A major assault by Islamic State militants on Kurds in Syria has sent a wave of new refugees to the Turkish border, where they were stopped by Turkish border security. Turkey is already hosting about 700,000 Syrian refugees who fled the civil war between the government and the opposition. But the government in Ankara has a history of strained relations with Turkey's Kurdish minority. Zlatica Hoke reports Turkey is asking for international help.
Video

Video Whaling Summit Votes to Uphold Ban on Japan Whale Hunt

The International Whaling Commission, meeting in Slovenia, has voted to uphold a court ruling banning Japan from hunting whales in the Antarctic Ocean. Conservationists hailed the ruling as a victory, but Tokyo says it will submit revised plans for a whale hunt in 2015. Henry Ridgwell reports from London.
Video

Video A Dinosaur Fit for Land and Water

Residents and tourists in Washington D.C. can now examine a life-size replica of an unusual dinosaur that lived almost a hundred million years ago in northern Africa. Scientists say studying the behemoth named Spinosaurus helps them better understand how some prehistoric animals adapted to life on land and in water. The Spinosaurus replica is on display at the National Geographic museum. VOA’s George Putic has more.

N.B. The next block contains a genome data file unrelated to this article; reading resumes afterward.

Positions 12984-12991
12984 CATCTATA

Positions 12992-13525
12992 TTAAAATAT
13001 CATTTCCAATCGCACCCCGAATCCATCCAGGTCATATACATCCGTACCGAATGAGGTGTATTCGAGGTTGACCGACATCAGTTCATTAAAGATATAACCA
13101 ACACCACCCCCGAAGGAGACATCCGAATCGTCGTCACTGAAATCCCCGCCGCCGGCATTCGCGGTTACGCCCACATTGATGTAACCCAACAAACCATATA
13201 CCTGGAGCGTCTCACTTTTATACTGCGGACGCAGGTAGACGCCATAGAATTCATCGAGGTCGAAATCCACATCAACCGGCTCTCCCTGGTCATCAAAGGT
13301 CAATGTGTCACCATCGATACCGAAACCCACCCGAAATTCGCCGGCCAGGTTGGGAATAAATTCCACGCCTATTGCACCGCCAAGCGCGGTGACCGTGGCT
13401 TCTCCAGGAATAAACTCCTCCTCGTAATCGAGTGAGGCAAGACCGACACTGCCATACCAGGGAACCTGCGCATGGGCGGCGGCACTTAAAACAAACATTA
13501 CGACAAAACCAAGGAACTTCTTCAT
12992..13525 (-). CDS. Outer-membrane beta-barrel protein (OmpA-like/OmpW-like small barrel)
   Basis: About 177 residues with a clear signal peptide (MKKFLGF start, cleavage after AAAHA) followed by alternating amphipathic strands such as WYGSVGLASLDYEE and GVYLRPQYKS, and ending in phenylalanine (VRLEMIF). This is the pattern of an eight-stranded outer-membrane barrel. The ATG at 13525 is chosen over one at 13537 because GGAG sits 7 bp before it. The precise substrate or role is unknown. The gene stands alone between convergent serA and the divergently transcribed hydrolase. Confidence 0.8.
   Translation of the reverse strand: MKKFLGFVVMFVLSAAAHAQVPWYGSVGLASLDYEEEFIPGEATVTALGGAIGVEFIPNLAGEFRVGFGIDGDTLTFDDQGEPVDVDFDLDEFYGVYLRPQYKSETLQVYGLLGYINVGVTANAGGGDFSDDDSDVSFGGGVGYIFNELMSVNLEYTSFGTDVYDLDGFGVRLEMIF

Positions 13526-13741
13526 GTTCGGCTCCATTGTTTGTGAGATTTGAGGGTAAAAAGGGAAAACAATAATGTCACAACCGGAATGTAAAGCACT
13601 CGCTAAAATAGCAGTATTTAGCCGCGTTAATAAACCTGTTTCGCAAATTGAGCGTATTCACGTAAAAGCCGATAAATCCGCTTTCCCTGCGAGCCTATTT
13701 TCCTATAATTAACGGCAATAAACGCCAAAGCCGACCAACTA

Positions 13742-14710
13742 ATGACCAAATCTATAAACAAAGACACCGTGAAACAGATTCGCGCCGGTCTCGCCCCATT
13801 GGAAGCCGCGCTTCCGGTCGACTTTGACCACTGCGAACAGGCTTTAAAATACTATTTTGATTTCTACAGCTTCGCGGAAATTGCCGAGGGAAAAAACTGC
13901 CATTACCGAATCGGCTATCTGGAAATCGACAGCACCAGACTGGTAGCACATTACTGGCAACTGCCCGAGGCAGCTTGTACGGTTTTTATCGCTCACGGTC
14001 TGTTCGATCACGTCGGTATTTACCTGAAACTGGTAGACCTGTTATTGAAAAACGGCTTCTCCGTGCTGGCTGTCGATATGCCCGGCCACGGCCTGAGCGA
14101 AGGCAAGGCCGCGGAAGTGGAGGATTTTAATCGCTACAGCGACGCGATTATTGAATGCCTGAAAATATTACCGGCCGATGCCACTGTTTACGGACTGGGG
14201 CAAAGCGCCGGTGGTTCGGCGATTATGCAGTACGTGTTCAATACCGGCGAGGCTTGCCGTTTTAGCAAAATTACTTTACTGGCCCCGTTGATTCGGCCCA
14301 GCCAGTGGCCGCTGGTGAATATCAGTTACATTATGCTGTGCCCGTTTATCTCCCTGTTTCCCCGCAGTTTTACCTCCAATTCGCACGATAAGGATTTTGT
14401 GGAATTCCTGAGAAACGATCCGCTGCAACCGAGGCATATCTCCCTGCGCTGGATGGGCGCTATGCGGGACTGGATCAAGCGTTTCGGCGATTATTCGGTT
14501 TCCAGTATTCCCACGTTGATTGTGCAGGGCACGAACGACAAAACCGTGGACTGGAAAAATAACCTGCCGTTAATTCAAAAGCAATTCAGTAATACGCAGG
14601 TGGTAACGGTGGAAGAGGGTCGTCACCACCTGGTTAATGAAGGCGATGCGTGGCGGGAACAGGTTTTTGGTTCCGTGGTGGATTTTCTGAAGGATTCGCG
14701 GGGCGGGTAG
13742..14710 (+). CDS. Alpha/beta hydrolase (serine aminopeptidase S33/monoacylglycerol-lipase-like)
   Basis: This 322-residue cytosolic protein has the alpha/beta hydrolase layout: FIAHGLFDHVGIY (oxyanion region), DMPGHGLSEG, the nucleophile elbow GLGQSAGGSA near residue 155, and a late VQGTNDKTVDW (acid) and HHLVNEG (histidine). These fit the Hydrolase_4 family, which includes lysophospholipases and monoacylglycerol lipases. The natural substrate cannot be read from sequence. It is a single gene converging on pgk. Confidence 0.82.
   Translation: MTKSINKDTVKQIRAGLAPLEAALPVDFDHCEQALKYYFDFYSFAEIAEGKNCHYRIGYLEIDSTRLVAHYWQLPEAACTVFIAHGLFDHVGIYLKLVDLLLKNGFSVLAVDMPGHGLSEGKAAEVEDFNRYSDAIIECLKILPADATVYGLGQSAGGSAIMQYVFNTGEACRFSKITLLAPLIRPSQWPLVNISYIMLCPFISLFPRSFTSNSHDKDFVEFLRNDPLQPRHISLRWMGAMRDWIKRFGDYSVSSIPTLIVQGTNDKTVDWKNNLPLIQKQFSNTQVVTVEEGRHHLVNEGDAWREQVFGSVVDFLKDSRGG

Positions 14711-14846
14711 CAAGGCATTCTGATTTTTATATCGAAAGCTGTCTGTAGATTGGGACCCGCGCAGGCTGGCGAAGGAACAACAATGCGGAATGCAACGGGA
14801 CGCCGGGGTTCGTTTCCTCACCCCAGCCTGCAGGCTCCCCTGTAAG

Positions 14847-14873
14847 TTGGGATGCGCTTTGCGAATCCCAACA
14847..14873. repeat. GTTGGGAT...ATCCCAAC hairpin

Video

Video Iraqi Kurdistan Church Helps Christian Children Cope find shelter in churches in the Kurdish capital, Irbil

In the past six weeks, tens of thousands of Iraqi Christians have been forced to flee their homes by Islamic State militants and find shelter in churches in the Kurdish capital, Irbil. Despite U.S. airstrikes in the region, the prospect of people returning home is still very low and concerns are starting to grow over the impact this is having on the displaced youth. Sebastian Meyer reports from Irbil on how one church is coping.


Carnage and mayhem are part of daily life in northern Nigeria, the result of a terror campaign by the Islamist group Boko Haram. Fears are growing that Nigeria’s government may not know how to counter it, and may be making things worse. More

AppleAndroid